The power of successfully implementing Lean in your organisation is motivation. It is important to inspire your employees. This actually may sound easier than it can be. Challenges arise in a culture of continuous improvement. The Lean Team Coach might be of great importance to reach the goals you want to. But how?
The Lean mindset
The Lean philosophy improves organisation by focusing on the customer. It is all about maximising customer value in processes. However, we do not define what is and what is not important. Our customers do. By taking into account what their requirements are, organisations should structure their processes. And do not forget your employees are the people with knowledge about how to do so. Because who knows better how to fulfill certain tasks in processes than those who have been doing so for years? However, it might be hard to enthuse and motivate your employees. This is where the Lean Team Coach might come in handy.
The role of the Lean Team Coach
Most of all, the Lean Team Coach focuses on improving collaboration.
Most organisations are divided in departments. The teams in these departments consist of employees with comparable tasks. Think of IT, human resources et cetera. However, this manner of organising companies leads to employees experiencing responsibility for their tasks instead of the entire organisation. And this results in competition between departments, instead of collaboration.
If you want to go fast, go alone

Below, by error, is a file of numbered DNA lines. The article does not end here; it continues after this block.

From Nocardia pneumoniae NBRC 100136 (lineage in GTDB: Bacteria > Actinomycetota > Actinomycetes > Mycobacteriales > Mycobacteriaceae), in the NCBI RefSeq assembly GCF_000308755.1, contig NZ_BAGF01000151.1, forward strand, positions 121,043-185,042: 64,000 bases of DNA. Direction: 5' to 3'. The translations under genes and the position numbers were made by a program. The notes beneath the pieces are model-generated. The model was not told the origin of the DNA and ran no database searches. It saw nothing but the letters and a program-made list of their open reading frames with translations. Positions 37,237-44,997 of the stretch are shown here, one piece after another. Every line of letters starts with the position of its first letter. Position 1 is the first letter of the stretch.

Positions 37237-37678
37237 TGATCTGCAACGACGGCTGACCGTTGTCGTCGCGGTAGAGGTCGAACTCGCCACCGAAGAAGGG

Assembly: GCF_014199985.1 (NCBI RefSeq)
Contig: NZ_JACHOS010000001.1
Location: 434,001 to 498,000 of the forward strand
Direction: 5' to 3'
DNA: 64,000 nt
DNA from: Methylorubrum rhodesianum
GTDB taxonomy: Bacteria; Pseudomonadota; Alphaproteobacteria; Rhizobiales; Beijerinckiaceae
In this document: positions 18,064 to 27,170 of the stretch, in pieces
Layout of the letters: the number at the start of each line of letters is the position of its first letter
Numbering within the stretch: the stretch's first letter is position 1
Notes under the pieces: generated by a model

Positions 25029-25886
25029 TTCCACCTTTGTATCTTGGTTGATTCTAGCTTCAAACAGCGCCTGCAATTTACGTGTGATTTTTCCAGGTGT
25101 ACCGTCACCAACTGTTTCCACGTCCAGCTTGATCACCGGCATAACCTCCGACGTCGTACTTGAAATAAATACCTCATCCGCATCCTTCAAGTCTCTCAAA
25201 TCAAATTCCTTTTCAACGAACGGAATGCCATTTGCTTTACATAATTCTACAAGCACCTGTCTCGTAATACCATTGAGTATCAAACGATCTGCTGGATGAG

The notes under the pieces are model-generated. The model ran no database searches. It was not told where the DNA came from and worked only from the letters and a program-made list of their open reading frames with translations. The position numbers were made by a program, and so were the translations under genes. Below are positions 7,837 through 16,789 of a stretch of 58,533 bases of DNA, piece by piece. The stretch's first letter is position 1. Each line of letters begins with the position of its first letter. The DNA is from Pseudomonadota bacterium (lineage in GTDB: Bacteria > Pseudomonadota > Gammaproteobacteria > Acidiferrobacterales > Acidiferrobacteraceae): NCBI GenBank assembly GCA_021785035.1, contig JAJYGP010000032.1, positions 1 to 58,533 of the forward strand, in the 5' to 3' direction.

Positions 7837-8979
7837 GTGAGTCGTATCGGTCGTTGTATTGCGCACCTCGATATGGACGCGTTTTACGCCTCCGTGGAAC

If you want to go far, go together!
– James Andeau –
The Lean Team Coach helps teams to create insight in the organisation. By showing their influence they might be able to see the bigger picture. Employees are notified and know each other’s expectations. They then become able to create value for each other. What do your employees find important? How do they see quality and customer value? This will differ per team!
Structure en regularity
The Lean Team Coach plays a role in disciplinary work with Lean. He or she makes sure Lean stays within the focus of an organisation and motivates employees to begin with small steps to create structure in their work. This can be done by implementing day- or weekstarts.
Such a coach makes a difference…
…by strengthening the power of improvement that an organisation already possesses. The way in which processes have been structured often do not meet the customer’ requirements. In our experience, employees are not facilitated enough. They might be frustrated, because improvement seems unreachable. The Lean Team Coach supports the cycle of improvement and looks for a connection to be able to take the next step on your own organisational Lean journey.